Reflections of an amateur mirror maker

I was introduced to the idea of a bronze mirror by a friend, Ping-Kern Ng, and after this idea fermented a little I sawed out two 150mm discs of 1.7mm thick silicon bronze supplied by Columbia Metals Ltd, taped them together and then sawed out an arc for the hinge about 20mm from the edge. The ensemble was clamped in a vice with the cut uppermost, and I used a graver to cut out a groove for a 3mm hinge. Later in the process I swapped from a graver to a home-made chisel using 3mm diameter silver steel, the end cut at 45 degrees and hardened. I made some 3mm diameter silicon bronze tube from sheet then sawed five bronze knuckles for the hinge from it, wired them to the bronze disks and tacked them with solder.
Silicon bronze mirror Silicon bronze mirror Silicon bronze mirror Silicon bronze mirror
The discs were carefully taken apart after cooling, pickled and dried, then I had to 'flush' the solder for all the knuckles. Each disk was separate fluxed at the knuckles and heated until the solder ran under all areas of each knuckle. Unfortunately, this warped both sheets to various extents.
Silicon bronze mirror Silicon bronze mirror Silicon bronze mirror
The most warped mirror plate was jammed between two steel plates and heated to 550C in a furnace to flatten it, then both mirror plates were carefully fitted together and flattened again in the same way, resulting in virtually a perfect fit. I then had to correct a slight warp / misalignment on a couple of the knuckles as in the last picture, in which I used graphite pencil leads as a core to maintain stability before reheating to melt the solder (which was virtually pure silver).
The pictures below show the face which I polished (along with a more photogenic view than usual of the maker and his camera) contrasting with the other faces, which I did not. In fact, on the outside one face has an oxide 'design' which I may well decide to amend.
Silicon bronze mirror Silicon bronze mirror Silicon bronze mirror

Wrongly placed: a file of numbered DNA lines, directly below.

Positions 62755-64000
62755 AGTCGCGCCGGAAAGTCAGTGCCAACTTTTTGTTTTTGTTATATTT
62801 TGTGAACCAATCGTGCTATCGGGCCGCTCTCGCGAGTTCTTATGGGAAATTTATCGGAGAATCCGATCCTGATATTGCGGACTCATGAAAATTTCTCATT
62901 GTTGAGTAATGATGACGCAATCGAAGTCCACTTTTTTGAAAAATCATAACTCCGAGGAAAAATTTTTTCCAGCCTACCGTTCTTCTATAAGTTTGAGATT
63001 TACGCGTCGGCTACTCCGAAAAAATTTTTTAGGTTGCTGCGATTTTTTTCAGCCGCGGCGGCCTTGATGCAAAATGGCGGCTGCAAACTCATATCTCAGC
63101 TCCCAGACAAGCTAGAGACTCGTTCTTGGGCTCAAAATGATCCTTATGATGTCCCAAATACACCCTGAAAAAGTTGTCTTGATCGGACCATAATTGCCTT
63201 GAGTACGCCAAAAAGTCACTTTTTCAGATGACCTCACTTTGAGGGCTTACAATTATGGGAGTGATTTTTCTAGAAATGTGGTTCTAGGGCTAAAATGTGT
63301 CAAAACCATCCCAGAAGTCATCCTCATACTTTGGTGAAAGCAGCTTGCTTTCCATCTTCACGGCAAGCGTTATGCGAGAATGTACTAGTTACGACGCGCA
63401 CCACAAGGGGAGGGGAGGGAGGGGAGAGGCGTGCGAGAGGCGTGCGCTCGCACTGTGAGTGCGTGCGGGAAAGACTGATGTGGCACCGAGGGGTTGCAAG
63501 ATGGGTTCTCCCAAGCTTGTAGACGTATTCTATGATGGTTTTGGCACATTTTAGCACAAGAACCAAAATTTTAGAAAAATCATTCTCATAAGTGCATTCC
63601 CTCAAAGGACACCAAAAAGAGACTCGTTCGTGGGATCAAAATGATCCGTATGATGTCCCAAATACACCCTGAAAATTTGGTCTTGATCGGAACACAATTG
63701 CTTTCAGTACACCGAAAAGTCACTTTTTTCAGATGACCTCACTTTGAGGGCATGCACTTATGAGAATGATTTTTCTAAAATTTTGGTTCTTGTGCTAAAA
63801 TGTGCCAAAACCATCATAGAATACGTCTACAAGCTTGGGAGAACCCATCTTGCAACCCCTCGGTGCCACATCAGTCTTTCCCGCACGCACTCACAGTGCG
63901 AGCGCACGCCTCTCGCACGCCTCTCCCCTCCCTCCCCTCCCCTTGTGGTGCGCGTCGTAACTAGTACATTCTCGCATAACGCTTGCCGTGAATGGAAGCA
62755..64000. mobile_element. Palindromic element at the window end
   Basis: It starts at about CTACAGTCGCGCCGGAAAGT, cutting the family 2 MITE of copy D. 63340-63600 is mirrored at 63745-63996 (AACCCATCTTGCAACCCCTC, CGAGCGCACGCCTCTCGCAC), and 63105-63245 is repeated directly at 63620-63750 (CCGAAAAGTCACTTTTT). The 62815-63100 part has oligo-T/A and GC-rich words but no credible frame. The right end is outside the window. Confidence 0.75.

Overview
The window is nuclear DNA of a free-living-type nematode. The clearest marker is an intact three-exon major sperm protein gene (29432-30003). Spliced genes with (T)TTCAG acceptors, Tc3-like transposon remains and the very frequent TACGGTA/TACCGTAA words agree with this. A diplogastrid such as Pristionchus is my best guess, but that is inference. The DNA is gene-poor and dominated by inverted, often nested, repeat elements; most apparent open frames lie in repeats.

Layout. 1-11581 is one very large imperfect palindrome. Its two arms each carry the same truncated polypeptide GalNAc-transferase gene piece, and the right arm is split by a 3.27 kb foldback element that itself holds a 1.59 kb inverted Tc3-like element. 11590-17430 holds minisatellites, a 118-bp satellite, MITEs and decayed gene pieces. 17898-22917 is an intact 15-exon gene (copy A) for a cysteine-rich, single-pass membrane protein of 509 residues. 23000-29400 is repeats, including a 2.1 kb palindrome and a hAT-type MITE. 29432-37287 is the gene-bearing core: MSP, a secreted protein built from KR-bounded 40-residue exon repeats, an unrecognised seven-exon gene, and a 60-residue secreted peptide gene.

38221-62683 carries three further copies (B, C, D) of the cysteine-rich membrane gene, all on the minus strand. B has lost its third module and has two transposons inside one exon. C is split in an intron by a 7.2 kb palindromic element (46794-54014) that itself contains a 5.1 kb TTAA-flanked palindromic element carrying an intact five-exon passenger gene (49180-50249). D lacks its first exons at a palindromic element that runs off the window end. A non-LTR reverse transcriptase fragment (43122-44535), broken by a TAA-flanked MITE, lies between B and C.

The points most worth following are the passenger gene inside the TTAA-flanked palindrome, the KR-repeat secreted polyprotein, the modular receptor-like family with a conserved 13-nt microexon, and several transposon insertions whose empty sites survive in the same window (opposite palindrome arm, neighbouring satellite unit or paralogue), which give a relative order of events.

Boxes, yet more boxes, and bowls

Another 10 days of silversmithing spread over 10 weeks and I now have a collection of 7 boxes in various stages of completion and in various alloys; gilding metal (3 boxes), nickel silver, sterling silver, silicon bronze and phosphor bronze. And another two gilding metal bowls and a silicon bronze mirror (see next post). Below left is the silicon bronze box, the pin has been left untrimmed for ease of removal of the lid. I have inserted a complete inner box, primarily to hide the solder seams which were more unsightly than usual and almost impossible to clean up (although they can be plated). I have not as yet fitted any kind of catch (that's something I still have to learn about!). The colour after sanding etc is actually a bright golden yellow, not the red-brown in the photo that is typical of an acid-pickled appearance and is due to copper enrichment of the surface. The acid (dilute sulphuric) dissolves the black copper oxide formed during all heating operations, but doesn't dissolve the copper (which from this point of view is regarded as a noble metal). It also seems to dissolve in some way some of the alloy ingredient (in this case silicon, in the case of the gilding metal boxes it is zinc) leaving the copper-rich surface behind. This is generally called depletion gilding, although it would better be called depletion coppering in these cases! The picture to the right is a rear view to show the flush hinge, with the knuckles filed down flush with the side wall; this required that the hinge groove be very carefully placed, too deep and the lid wouldn't open far, too shallow and filing the knuckles flush would expose the hinge pin.